11. tonyb

    tonyb I'll Lock Up

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    Indeed, those densely populated "old" cities aren't nearly so automobile friendly as their more recent, less tightly packed offspring to the south and west. Still, though, once you get more than 50 miles or so away from NYC (or Boston, or Philly, or ... ) you get the same generic sorts of things you get just about anywhere else here in the good ol' automobile-dependent USA: chain stores and shopping malls and parking lots, and suburban neighborhoods full of ranch houses and split levels and two-car garages. Change the vegetation and you may as well be in Arizona or Oregon or Oklahoma as New Jersey or Connecticut.

    For the better part of a century now this culture has been indelibly shaped by automobiles. Just about every settlement that has sprung up since the end of WWII plainly reflects that.

    Cars are so much a part of my life that I can't remember when I first drove one. It started by being plopped down in the Old Man's lap to steer the thing while motoring down some lonesome stretch of highway. I was doing that at such an early age that it stretches back further than my memory. I was driving ramp tugs (those little tractor-like things that tow baggage carts) at SeaTac airport before I was legal to drive on the public roadways (you could get away with that kind of stuff back then; I just forged a birth certificate to make myself two years older). I've owned what must be dozens of motor vehicles of widely varying descriptions since then, and I capably operated all of them. But I make no claim to extraordinary driving skill. I'm a better driver now than I've ever been. My senses and reflexes aren't as sharp as they once were, but my judgement improves with each passing year.
     
  12. tonyb

    tonyb I'll Lock Up

    Messages:
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    Location:
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    King County (Seattle) Metro Transit bought a bunch of those "dual mode" buses some decades back. They ran on the overhead power lines, where there were overhead power lines, and on diesel where there weren't. They were controversial from the first, as they were overweight before they had even a single passenger aboard. Hell on the roads, they were.

    I once had an office on the second floor of a 1929-vintage building that overlooked a busy thoroughfare. Viewed from above, the torture subjected on the road from heavy vehicles was plainly apparent. The curbside traffic lanes were deeply rutted.
     
  13. tonyb

    tonyb I'll Lock Up

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    That's downright poetic there, 2j's.
     
  14. 2jakes

    2jakes I'll Lock Up

    Messages:
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    Location:
    Alamo Heights ☀️ Texas



    Alas.... as much as I want to say, "Thank You my friend”,

    I cannot in all good conscience do it for the simple fact that I
    rode the search engine & have merely...:puke: what I read...

    & added a dash here & there.
     
    Last edited: Oct 14, 2015
  15. tonyb

    tonyb I'll Lock Up

    Messages:
    9,318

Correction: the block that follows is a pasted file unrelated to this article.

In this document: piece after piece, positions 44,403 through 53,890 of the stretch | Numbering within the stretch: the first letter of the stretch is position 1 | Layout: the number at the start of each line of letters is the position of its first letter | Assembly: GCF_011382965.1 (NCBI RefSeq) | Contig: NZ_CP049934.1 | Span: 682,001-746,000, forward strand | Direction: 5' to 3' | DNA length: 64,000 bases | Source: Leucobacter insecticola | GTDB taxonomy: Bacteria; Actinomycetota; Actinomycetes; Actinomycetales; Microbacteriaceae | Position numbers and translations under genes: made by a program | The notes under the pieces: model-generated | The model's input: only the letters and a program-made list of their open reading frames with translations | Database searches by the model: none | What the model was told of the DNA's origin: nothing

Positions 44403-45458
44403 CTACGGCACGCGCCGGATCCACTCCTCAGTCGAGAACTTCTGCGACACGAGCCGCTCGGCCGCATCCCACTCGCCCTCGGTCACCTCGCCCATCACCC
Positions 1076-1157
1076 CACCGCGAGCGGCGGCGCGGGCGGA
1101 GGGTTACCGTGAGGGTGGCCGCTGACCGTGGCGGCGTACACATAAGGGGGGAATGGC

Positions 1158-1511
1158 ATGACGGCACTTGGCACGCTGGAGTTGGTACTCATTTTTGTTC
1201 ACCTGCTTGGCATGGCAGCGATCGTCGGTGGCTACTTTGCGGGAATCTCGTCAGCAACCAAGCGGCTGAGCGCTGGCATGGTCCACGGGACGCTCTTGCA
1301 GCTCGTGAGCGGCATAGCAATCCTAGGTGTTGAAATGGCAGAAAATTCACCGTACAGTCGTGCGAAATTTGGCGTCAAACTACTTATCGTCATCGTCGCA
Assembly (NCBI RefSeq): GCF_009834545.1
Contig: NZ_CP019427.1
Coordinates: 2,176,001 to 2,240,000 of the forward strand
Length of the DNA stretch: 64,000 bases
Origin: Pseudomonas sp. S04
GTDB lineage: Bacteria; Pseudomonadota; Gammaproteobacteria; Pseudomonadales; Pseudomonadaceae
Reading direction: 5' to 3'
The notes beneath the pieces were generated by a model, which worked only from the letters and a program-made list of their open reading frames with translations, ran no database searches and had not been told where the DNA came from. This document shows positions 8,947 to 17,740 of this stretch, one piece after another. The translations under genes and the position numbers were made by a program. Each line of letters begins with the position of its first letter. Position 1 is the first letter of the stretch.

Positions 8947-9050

Location:
    My mother's basement
    Well, you're a darned good regurgitator, then.
     
  16. Stanley Doble

    Stanley Doble Call Me a Cab

    Messages:
    2,808
    Location:
    Cobourg
    Toronto still has trolley cars and trolley buses, and so do a lot of other cities. Soon it will be possible to do away with the trolley wires and run electric buses. This would be the best, cheapest, and cleanest solution to the mass transit problem yet.

    Until we get automatic, self driving electric taxis.
     
  17. LizzieMaine

    LizzieMaine Bartender

    Boston's Green Line trolleys are still a vital part of the "T", and likely will be for a long time to come, not for their "vintage" appeal but because they're *there*, and any attempt to modify any part of the system turns into a gigantic construction disaster, given how byzantine the whole network of tracks and streets in Downtown Boston is.

    [​IMG]

    Up until the mid-twenties, it was possible to ride all the way from coastal Maine to Boston by interurban trolley. With a lot of transfers, but it was possible.
     
  18. 2jakes

    2jakes I'll Lock Up

    Messages:
    9,680
    Location:
    Alamo Heights ☀️ Texas
    Thank You Tonyb, :eek:

    I prayed to the porcelain god most of the time this summer
    when I rode the Sunset Limited to California. (36 hrs.)

    [​IMG]
     
  19. The Reno Kid

    The Reno Kid A-List Customer

    Messages:
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    Location:
    Back in the Biggest Little City
    I have a copy of an interesting book on the rise of the consumer culture and designed obsolescence called Populuxe by Thomas Hine (Knopf, 1987). There's one particular ad Hine uses that I think really encapsulates the spirit of the time. Happily, a quick search revealed that the image is now available as a poster!

    51RWsNlz2BL.jpg

    I laugh every time I think about this image.
     
  20. Panadora

    Panadora Practically Family

    Messages:
    526
    Location:
    Copenhagen, Denmark
    well, not quite

    [video=youtube;vyrTx9SXkVI]https://www.youtube.com/watch?v=vyrTx9SXkVI[/video]